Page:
Leo Gerstenzang (June 3, 1892 – 31 January, 1961) was a Polish-American inventor who, in 1923, created the first contemporary cotton swab or Q-Tips. His product, which he named "Baby Gays," went on to become one of the most widely sold brand names. There are many anecdotes about how Gerstenzang came to create this invention. One is:
One day in 1923, Leo Gerstenzang found himself watching his wife, Ziuta, applying cotton wads to toothpicks in an attempt to reach hard-to-clean areas. Gerstenzang, inspired, soon produced a one-piece cotton swab.
However, according to US The Patent Case (C-10,415) Q-Tips, Inc. v. Johnson & Johnson, 108 F. Supp. 845 (D.N.J. 1952), it would appear that the first commercial producer of cotton tipped applicators was a Mrs. Hazel Tietjen Forbis, who manufactured them in her home. She also owned a patent on the article, numbered 1,652,108, dated December 6, 1927, and sold the product under the appellation Baby Nose-Gay. In 1925, The Leo Gerstenzang Co., Inc. purchased an assignment of the product patent from Mrs. Forbis. On January 2, 1937, Q-Tips, Inc's president, Mr. Leo Gerstenzang, and his wife Mrs. Ziuta Gerstenzang formed a partnership and purchased from Mrs Forbis "All merchandise, machinery and fixtures now contained in the premises 132 W. 36th Street and used by said Q-Tips, Inc., for the manufacture of Q-Tips or medicated swabs together with the accounts receivable of said Q-Tips, Inc." The contract recited that Q-Tips, Inc was the owner of patents covering the manufacture of applicators.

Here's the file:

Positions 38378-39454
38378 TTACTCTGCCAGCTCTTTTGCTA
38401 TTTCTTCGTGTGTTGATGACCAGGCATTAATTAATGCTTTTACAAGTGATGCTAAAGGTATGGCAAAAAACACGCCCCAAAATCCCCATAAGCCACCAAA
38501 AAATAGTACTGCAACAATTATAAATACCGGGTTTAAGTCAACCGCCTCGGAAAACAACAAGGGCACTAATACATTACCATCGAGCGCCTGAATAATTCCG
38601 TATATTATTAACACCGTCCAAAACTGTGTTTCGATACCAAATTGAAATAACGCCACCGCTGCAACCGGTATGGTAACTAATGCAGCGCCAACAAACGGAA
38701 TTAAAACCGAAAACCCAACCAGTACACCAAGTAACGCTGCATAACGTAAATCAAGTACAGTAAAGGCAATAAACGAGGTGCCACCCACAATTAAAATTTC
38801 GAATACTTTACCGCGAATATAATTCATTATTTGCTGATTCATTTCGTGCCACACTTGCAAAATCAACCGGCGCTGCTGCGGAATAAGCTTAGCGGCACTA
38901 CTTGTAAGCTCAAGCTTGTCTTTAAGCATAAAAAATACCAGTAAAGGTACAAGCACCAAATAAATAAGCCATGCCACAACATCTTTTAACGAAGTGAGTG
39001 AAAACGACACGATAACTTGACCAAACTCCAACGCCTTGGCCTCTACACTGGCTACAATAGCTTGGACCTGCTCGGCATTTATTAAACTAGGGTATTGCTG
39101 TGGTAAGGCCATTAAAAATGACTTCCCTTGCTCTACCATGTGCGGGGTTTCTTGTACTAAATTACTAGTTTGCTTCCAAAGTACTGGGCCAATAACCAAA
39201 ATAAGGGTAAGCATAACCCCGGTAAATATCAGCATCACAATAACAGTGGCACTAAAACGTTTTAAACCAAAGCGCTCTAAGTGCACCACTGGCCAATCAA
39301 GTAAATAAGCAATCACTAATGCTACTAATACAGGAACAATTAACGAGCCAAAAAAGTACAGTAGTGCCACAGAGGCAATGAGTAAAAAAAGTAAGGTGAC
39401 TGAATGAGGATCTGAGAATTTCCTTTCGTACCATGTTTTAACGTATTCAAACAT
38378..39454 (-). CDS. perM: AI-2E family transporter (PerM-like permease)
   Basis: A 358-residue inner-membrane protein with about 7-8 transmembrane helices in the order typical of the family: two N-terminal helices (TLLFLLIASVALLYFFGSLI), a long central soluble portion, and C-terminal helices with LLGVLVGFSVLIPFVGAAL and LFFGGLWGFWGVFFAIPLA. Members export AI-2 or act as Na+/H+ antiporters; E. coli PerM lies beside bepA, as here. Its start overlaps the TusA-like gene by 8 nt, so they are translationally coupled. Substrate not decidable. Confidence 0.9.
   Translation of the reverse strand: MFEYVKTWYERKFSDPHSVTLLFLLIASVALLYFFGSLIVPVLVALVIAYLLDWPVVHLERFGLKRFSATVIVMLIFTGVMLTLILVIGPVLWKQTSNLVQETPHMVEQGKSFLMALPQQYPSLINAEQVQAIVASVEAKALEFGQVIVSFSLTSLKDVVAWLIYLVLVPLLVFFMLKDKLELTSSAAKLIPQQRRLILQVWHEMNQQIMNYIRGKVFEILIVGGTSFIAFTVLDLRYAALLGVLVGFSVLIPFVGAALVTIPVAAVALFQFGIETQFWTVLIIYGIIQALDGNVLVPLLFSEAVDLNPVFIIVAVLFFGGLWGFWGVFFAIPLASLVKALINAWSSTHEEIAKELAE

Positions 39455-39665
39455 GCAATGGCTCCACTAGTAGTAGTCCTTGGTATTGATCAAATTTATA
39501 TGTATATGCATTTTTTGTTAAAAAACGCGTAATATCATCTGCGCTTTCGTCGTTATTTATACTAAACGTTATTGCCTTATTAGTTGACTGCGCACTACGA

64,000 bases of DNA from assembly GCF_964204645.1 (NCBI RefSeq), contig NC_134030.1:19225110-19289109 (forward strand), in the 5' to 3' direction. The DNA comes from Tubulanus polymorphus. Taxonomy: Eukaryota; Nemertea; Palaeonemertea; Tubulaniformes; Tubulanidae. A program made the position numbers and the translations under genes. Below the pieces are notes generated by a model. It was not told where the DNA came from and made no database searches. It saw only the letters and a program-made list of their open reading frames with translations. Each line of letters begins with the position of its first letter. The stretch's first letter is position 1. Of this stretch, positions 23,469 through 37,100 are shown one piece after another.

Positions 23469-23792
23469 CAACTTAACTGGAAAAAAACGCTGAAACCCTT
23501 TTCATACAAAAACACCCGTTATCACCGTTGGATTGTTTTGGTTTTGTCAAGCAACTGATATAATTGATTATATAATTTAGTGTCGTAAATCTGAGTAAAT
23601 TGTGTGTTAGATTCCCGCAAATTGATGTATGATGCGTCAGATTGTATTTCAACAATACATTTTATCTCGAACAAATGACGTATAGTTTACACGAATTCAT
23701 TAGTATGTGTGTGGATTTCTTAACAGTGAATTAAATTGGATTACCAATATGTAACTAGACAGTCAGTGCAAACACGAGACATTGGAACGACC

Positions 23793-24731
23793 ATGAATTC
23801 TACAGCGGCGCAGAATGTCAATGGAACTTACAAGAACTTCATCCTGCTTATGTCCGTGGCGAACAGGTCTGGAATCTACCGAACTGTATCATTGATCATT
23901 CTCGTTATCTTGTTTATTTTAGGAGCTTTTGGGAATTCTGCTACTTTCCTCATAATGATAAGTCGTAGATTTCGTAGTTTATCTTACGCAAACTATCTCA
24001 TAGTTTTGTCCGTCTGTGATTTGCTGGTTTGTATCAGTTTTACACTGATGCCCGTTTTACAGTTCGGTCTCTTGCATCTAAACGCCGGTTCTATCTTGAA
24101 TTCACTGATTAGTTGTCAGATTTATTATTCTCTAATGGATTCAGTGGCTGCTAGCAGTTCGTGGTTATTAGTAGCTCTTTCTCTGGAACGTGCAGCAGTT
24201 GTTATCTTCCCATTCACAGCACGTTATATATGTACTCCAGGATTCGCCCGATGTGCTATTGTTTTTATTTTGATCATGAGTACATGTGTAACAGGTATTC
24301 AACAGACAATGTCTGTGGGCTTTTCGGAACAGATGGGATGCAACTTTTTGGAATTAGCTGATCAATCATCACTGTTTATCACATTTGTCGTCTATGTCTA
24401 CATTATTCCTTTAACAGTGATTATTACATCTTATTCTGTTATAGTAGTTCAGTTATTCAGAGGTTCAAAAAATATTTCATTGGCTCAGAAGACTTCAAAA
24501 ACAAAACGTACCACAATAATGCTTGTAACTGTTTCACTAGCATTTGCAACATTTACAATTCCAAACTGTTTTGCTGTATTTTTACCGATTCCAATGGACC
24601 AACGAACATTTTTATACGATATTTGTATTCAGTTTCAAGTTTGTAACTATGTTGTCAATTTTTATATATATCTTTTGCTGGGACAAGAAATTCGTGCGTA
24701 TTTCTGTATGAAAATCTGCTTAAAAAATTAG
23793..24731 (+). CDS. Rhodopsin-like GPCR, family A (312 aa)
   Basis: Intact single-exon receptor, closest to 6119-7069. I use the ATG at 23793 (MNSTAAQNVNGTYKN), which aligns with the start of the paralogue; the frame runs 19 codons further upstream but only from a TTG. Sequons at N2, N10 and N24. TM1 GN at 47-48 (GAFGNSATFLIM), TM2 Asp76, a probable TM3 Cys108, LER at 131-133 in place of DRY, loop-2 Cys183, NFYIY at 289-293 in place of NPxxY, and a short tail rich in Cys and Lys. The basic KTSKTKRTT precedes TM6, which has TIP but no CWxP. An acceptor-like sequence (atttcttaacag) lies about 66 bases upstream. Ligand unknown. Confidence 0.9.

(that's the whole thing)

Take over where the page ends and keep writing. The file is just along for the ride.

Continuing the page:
Gerstenzang was born into a Jewish family in Warsaw, then part of the Congress Kingdom of Poland. He immigrated to Chicago, Illinois, in 1912. From 1918 to 1919, he returned to Europe as a representative of the American Jewish Joint Distribution Committee. In 1919, he was still living in Chicago, and became a naturalized US citizen there on September 29, 1919. By 1921, he had moved to New York City.
He founded a company, called the Leo Gerstenzang Infant Novelty Company, to market his new product. In 1926, he changed the name of the product from Baby Gays to Q-Tips Baby Gays, where "Q" stood for quality or Cutie Tips. Eventually the Baby Gays part was dropped and the product was called simply Q-Tips.
The Leo Gerstenzang Science Library honors him at Brandeis University.
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- "Anecdotage". Anecdotage.com. Archived from the original on 16 July 2012. Retrieved 20 July 2022.
- "Q-Tips, Inc. v. Johnson & Johnson, 108 F. Supp. 845 (D.N.J. 1952)". Law.justia.com. Retrieved 20 July 2022. This article incorporates text from this source, which is in the public domain.
- "H. T. Forbis Swab : U.S. Patent Office" (PDF). Patentimages.storage.googleapis.com. December 6, 1927. Retrieved 20 July 2022.